Friday, 23 December 2011

2011: End of Year Review!

It’s been a fantastic year for cinema, despite the medium facing much adversity. The dissembling of the UK Film Council looked set to further widen the distance between British cinema and Hollywood but with films such as The King’s Speech, Wuthering Heights and Jane Eyre still proving there’s life in British period sensibilities being depicted on the big screen and both Attack the Block and Kill list showing how British cinema has transgressed into genre cinema - the future couldn’t look brighter.In comparison it’s been a remarkably sour year for Hollywood Blockbusters. With the conclusion of the Harry Potter Franchise and the lack of any Pixar releases (other than the lukewarm anticipation for Cars 2), family films failed to light up the box-office in their usual fashion. Twilight: Breaking Dawn pt1 managed to evoke some mainstream excitement even if its incredibly flawed script and poor performances left critics cold. Overall there have been very few credible films to emerge from the mainstream.
Before commencing this rundown of the year’s greatest cinematic achievements it seems only fair to mention those that have somehow passed through the net. Tyrannosaur is another critically acclaimed British film which I’m yet to see, primarily due to its graphic depiction of animal cruelty, however, I’m still fascinated to see Paddy Constandine’s directorial debut. Finally there’s Hugo, Scorsese’s first foray into family film’s and from what I’ve heard a magnificent example of how best to use 3D – although it’ll have a hard time trumping Puss in Boots  for the award of most enjoyable kids film of the year.
This year’s film festivals have once again showcased a wealth of filmmaking talent. The only rule of my end of year list is that all entries must have been released during the calendar year –thus leading to some notable exclusions, many of which will no doubt find themselves battling it out for top spot next year. Steve McQueen’s fantastic expose of sex addiction Shame, not only enhanced Michael Fassbender’s burgeoning reputation as one of the greatest actors currently working but also proved that McQueen’s remarkable debut, Hunger (My best film of the last decade) wasn’t a fluke. The Dardenne brothers continued to display their remarkable ability to capture the beauty which resides in even the most depressing of environments with their note perfect The Kid with a Bike, an exceptional investigation into the effects of paternal rejection. 2011 also saw new work from three of Eastern Europe’s greatest working directors. Nuri Bilge Ceylan continued his trend of capturing the world through the most visually stunning composition with Once Upon a Time in Anatolia (perhaps his most accomplished piece of work so far), whilst Bela Tarr’s directorial swan song, The Turin Horse, perfectly rounded of an incredibly consistent career capturing the darkness which shrouds our life in despair and misery. Alexsandr Sokurov’s Faust divided audiences with its unconventional adaption of Goethe’s famous prose, yet managed to mesmerise many with its dreamlike tale of mortality and power.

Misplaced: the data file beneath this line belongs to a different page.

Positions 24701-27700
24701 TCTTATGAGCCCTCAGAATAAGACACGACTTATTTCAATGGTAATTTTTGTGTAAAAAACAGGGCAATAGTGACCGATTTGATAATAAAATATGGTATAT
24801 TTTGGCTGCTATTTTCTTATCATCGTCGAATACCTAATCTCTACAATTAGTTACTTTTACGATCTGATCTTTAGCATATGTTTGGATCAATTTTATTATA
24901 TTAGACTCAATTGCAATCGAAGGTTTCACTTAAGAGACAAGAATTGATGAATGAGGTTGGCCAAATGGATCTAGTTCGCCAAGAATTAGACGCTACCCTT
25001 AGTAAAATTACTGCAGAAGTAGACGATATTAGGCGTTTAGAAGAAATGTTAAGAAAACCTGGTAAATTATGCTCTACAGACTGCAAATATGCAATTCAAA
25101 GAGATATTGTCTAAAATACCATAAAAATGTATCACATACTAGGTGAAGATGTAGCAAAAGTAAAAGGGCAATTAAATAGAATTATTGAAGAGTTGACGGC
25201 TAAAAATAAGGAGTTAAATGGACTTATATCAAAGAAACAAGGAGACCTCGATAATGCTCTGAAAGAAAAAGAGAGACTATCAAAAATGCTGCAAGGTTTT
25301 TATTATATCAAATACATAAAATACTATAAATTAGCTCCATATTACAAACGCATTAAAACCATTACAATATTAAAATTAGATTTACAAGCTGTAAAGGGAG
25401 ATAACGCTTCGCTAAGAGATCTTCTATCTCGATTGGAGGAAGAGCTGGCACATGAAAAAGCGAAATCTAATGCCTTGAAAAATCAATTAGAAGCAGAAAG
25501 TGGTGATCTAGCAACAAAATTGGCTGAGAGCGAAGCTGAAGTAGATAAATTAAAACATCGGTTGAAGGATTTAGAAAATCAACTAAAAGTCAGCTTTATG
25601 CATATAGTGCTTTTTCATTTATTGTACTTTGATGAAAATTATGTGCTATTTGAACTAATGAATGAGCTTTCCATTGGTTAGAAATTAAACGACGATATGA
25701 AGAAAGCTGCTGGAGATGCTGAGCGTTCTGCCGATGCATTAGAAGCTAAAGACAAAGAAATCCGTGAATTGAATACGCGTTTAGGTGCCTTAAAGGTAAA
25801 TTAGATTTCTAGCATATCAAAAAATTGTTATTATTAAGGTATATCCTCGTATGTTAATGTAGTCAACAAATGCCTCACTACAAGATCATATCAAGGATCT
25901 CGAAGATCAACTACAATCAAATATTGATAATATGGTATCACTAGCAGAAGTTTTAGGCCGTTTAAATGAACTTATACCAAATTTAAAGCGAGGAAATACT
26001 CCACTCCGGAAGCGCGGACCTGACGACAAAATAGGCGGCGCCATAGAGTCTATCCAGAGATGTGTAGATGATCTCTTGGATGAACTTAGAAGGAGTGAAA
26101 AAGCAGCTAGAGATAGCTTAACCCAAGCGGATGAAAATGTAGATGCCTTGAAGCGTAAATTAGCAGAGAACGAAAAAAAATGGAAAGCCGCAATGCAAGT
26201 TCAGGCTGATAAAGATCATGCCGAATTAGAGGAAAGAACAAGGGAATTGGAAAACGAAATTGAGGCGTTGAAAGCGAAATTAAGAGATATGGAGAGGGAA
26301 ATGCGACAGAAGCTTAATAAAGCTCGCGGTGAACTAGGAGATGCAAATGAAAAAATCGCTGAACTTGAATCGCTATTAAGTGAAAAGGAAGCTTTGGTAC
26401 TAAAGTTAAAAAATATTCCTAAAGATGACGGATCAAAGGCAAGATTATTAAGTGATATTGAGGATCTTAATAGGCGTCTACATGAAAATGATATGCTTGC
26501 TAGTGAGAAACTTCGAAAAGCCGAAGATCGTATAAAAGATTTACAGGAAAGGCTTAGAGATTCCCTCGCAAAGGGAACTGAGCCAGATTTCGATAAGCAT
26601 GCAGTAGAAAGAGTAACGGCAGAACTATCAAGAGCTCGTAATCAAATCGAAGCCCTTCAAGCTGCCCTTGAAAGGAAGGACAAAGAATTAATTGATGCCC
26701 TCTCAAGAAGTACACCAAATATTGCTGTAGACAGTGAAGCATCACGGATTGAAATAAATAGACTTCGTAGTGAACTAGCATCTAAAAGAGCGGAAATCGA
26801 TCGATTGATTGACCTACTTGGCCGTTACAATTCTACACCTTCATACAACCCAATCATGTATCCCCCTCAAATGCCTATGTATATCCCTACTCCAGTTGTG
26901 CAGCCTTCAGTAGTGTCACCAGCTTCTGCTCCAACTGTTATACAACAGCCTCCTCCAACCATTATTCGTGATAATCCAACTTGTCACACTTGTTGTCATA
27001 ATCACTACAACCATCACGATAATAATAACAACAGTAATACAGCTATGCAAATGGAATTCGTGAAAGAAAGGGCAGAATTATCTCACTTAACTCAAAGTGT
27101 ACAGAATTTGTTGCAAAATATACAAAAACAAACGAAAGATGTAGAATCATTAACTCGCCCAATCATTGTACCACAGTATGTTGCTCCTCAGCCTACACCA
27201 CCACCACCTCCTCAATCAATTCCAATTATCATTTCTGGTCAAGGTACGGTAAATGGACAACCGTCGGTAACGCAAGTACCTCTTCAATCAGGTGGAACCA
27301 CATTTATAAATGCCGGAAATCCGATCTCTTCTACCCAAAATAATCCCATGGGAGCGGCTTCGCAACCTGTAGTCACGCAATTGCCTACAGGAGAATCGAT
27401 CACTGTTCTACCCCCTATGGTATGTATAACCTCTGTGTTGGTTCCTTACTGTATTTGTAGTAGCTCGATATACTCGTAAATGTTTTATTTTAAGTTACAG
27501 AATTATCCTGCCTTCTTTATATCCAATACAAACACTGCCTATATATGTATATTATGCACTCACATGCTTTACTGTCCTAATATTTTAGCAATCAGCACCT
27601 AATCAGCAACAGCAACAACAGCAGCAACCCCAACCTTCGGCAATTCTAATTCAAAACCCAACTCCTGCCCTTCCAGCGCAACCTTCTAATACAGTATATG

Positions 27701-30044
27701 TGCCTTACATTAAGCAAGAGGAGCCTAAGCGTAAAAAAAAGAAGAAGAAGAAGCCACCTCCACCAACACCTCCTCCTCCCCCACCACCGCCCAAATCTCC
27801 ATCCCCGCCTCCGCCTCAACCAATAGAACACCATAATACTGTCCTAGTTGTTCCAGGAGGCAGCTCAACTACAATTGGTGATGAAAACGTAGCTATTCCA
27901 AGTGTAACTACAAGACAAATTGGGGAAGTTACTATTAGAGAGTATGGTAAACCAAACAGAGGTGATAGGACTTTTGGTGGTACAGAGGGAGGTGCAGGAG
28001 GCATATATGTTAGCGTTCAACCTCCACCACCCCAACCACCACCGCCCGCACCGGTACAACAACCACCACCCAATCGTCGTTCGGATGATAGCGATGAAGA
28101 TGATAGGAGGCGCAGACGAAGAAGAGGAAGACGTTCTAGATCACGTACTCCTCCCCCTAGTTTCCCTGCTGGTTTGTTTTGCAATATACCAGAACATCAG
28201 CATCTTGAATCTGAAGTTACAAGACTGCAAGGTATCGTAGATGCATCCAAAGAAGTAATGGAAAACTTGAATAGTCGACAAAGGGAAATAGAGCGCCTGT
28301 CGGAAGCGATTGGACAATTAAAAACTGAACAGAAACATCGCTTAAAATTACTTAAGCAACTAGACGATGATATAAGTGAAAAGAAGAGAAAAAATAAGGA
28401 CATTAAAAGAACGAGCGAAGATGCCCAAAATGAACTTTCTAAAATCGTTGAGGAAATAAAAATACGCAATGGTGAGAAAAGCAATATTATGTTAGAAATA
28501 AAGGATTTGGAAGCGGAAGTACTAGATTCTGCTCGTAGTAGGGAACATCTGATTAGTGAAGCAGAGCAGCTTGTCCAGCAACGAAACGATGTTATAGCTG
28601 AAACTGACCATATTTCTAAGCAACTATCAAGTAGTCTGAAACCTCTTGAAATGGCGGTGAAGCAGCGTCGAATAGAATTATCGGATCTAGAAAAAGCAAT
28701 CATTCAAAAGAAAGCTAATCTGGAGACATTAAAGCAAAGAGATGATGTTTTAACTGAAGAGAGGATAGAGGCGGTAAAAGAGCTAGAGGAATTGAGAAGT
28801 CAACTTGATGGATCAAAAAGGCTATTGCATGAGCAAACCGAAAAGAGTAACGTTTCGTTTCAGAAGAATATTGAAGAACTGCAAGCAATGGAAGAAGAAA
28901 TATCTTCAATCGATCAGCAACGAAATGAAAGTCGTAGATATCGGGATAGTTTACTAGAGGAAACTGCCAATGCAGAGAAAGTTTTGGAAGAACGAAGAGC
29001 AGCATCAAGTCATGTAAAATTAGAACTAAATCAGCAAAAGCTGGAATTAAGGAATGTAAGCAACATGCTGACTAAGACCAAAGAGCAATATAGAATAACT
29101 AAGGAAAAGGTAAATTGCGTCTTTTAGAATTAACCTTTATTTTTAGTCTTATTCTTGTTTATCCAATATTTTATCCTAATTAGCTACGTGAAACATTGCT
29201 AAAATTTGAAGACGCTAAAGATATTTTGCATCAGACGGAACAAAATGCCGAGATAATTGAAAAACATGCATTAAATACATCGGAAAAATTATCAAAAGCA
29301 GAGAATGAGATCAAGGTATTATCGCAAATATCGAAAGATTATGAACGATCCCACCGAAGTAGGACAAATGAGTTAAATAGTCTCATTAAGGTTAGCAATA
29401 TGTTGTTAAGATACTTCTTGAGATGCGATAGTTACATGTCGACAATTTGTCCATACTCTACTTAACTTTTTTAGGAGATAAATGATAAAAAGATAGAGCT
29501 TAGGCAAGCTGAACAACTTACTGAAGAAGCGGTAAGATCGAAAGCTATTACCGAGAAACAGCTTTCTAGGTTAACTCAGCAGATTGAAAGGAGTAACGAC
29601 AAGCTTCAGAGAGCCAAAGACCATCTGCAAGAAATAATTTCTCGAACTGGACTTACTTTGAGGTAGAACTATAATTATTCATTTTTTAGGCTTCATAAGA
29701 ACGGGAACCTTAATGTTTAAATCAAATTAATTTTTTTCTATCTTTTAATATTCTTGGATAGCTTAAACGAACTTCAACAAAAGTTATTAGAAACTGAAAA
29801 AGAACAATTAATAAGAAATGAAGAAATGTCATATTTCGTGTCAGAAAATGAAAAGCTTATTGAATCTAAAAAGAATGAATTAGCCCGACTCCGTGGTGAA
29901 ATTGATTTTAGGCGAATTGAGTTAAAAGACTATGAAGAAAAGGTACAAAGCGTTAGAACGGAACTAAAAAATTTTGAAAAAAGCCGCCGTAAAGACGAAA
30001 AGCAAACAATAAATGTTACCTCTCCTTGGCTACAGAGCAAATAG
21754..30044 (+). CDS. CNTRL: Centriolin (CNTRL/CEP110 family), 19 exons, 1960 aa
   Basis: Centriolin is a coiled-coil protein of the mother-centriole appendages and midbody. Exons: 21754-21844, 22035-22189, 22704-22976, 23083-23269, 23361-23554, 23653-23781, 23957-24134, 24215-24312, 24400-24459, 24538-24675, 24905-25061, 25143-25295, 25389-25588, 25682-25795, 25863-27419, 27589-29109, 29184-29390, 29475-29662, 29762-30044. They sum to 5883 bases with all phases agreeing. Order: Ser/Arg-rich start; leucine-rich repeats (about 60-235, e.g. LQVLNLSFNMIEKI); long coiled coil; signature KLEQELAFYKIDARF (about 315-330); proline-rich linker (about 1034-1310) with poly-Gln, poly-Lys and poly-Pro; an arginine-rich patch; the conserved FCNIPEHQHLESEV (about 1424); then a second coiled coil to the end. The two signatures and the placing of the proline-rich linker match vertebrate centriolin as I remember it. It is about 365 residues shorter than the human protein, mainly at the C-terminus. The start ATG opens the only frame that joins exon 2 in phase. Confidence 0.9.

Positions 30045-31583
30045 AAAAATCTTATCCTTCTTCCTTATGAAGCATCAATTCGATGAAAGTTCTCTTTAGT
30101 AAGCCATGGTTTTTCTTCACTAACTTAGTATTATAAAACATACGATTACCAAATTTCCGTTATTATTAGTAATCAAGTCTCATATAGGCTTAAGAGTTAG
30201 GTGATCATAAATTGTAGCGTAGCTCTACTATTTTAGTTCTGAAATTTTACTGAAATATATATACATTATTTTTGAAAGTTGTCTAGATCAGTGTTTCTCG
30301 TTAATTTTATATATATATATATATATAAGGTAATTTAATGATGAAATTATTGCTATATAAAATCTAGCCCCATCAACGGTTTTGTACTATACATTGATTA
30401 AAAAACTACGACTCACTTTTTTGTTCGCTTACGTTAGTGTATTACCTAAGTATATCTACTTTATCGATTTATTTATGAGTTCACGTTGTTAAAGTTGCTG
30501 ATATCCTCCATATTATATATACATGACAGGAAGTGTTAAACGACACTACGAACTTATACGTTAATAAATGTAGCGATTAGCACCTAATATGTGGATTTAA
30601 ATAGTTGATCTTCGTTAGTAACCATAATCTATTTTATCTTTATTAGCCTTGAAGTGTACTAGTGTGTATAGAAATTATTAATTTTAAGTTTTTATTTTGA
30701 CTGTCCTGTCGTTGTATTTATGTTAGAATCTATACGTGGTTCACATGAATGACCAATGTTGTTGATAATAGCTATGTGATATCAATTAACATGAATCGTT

The festivals were also full of plenty of hidden gems, many of which will probably never be blessed with a theatrical release. Amongst the big hitters at this year’s London Film Festival was Lisa Aschan's undeniably astonishing and profoundly beautiful She Monkeys which whilst far from being a classic, certainly earmarked this young Swedish director as a name to watch out for. Yorgos Lanthimos’s follow-up to his critically acclaimed and Oscar nominated Dogtooth, Alps successfully captured the ridiculousness of human nature and whilst understandably not as groundbreaking or shocking as his previous effort, still made for an incredibly unique viewing experience. Another low-key feature which won much praise from both audiences and critics was Mark Jackson’s Without , an incredibly dark yet powerful drama about an psychologically damaged girl left alone to care for a catatonic old man in a remote American town. Without was an immersive, unnerving, darkly comic and deeply chilling meditative study of human behaviour and emotional fragility that stuck with me long after viewing. Two of the year’s most enjoyable films were premiered at this year’s 65th Edinburgh International Film Festival. Rabies is the first slasher film to come out of Israel but shows no signs of immaturity, thrusting out of blocks with a ferocity rarely seen in modern day horror films. Rabies' lack of any discernible plot and absence of a conceivable explanation as to why all those who enter its seemingly pleasant woodland end up committing the most unequivocal acts of utter madness never distracts from the overall enjoyment of what has to be one of the most strangely unapologetic pieces of ultra violence since A Clockwork Orange (1971). This nihilistic, gutsy film’s combination of rich ideas and a cultivated ability to deliver all the scares you desire from a good piece of suspenseful gore is an unconventionally infectious product of a thriving Israeli film industry. Finally The Last Circus by acclaimed surrealist director Alex de la Iglesia is by far the maddest film I’ve seen all year. Revolving around a love triangle which includes two feuding clowns, this off the wall horror/thriller transcends the bizarre to create a unique and unforgettable film which shatters genre conventions whilst creating a visually stunning study of Franco’s Spain - an elaborate yet insanely enjoyable piece of entertainment .